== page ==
HARTFORD- State Representative Arthur O’Neill (R-69) has put in several proposals this legislative session to preserve farmland in Connecticut.
Rep. O’Neill said “While Connecticut’s budget deficit properly occupies center stage, the issue of farmland preservation should not be forgotten by state law-makers as we look at state planning and development policy in Connecticut.”
“One of the many advantages to farmland preservation is that it permits more locally produced food while keeping the expenses low due to reduced transportation and environmental costs for foods that are imported from distant regions.”
“Another important reason for advocating for additional farmland preservation is not just to maintain a quality of life for our local citizens, but to preserve the environment for everyone in Connecticut” added Rep. O’Neill.
House bill 5203, An Act Authorizing an Agricultural Conservation Easement on the Lands of the Southbury Training School, which would permanently preserve the farmland at the Southbury Training School and allow the state of Connecticut to retain ownership of the property. This bill builds on legislation that Rep. O’Neill first proposed in 1988 and pushed to passage in 1992.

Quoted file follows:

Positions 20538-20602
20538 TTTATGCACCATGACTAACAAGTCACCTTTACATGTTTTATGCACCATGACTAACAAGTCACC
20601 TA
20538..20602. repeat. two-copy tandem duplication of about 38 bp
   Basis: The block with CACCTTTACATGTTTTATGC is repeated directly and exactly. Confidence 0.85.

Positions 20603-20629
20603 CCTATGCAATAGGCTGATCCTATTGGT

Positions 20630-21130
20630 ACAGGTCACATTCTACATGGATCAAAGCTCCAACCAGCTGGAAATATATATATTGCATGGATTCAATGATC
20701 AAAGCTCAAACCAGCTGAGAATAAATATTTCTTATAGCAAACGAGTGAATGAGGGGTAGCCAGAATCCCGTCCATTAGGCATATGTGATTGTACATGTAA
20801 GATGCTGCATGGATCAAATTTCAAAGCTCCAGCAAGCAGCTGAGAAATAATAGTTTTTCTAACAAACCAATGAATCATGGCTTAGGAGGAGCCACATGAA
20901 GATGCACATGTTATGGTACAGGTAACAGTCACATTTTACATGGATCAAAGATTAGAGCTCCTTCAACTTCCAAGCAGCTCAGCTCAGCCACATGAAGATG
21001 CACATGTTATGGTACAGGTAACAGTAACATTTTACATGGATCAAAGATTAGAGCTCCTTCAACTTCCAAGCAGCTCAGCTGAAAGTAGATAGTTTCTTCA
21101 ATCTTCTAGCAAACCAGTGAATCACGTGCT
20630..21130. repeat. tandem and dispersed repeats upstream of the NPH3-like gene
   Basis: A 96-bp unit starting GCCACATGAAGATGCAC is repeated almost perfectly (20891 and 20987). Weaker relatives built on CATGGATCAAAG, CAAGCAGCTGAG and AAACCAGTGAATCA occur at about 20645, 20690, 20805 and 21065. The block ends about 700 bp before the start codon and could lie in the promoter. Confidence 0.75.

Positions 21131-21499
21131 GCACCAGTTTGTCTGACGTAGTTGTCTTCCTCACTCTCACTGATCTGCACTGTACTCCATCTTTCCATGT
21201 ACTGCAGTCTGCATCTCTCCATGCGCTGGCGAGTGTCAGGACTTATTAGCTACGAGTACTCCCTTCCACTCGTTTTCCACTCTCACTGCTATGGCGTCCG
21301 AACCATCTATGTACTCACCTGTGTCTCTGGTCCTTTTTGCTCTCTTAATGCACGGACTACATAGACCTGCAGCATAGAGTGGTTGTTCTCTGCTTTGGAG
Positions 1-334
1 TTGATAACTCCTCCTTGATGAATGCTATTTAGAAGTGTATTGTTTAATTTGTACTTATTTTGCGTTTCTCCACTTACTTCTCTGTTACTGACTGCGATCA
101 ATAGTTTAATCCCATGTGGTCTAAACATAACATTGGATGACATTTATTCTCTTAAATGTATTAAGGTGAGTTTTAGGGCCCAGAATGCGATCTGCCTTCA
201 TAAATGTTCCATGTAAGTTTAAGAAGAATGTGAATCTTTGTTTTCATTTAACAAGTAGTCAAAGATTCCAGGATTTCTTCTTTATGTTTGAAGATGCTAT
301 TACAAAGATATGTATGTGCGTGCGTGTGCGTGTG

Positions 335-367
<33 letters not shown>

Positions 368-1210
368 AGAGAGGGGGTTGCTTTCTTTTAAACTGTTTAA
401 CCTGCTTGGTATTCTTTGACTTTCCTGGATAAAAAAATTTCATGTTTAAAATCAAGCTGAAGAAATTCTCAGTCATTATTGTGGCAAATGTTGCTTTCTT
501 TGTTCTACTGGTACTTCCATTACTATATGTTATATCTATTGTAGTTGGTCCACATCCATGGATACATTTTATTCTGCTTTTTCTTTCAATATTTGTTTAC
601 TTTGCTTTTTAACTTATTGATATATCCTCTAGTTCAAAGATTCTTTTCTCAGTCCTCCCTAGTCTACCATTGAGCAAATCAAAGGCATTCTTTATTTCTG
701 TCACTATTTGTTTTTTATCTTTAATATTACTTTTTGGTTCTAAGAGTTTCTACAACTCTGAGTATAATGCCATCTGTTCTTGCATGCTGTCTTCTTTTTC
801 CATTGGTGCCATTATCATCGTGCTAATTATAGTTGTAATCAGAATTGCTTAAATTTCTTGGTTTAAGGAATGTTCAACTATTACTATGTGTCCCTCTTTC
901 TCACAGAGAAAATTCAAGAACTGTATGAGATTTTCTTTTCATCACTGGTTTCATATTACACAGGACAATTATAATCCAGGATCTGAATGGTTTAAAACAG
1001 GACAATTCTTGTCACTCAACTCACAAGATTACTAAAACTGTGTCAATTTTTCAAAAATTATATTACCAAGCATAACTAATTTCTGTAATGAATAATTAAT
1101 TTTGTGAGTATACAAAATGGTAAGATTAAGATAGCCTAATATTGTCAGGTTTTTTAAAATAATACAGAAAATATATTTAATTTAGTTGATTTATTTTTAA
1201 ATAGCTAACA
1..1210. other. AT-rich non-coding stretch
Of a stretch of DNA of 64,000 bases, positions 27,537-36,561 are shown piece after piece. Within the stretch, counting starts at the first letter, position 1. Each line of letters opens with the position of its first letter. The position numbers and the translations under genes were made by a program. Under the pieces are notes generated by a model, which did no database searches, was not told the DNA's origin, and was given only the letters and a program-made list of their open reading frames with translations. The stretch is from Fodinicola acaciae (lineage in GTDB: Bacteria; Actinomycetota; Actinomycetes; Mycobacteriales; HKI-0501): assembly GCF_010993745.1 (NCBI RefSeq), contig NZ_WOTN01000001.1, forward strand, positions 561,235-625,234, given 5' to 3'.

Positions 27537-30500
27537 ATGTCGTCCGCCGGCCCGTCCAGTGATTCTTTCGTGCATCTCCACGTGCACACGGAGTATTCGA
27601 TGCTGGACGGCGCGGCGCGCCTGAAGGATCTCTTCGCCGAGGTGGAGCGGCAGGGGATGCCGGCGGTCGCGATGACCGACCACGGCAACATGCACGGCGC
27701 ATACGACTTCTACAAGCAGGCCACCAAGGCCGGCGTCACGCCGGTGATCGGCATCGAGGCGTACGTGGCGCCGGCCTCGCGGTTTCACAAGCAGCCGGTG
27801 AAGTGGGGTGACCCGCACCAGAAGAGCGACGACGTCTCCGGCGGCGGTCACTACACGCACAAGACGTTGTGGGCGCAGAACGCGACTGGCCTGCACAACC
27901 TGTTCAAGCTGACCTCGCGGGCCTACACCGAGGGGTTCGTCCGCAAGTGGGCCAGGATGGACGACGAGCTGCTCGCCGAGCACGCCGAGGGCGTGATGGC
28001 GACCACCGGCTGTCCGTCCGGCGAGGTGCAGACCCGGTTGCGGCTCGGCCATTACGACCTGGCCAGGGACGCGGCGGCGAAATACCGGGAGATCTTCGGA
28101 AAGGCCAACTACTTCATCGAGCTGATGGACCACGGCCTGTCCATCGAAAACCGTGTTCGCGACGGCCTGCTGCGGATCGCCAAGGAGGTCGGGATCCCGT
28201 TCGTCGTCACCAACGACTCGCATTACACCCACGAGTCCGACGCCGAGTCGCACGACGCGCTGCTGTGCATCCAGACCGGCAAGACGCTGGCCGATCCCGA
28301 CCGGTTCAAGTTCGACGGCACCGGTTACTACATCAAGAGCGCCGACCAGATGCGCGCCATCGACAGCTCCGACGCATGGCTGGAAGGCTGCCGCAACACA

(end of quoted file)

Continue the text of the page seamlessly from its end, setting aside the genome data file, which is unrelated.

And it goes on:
House bill 5204, An Act Concerning the Implementation of Certain Recommendations by the Farmland Preservation Board, is a proposal which would implement the Farmland Preservation Board recommendations to permanently preserve certain state-owned agricultural lands.
Both farmland preservation bills have been referred to the General Assembly’s Environment Committee for possible public hearing this month.
According the Connecticut Department of Agriculture website, a state-wide goal in preserving 130,000 acres, with 85,000 acres of cropland continues to be in effect. As of December 8, 2008, the Farmland Preservation Program has preserved 34,500 acres on the 254 farms constituting approximately 26% of the 130,000 acre goal. More than half of these acres are classified as prime and important farmland soils. This land base will enable Connecticut to produce at least 50% of its fluid milk needs and 70% of its in-season fresh fruits and vegetables. This in-state production will ensure some degree of local availability of fresh farm products. It will also help ensure related jobs and remain an important part of the State’s economy.
“Best of all in this time of very limited funds, neither of these proposals will cost the state anything and may actually save the state money, Rep. O’Neill concluded.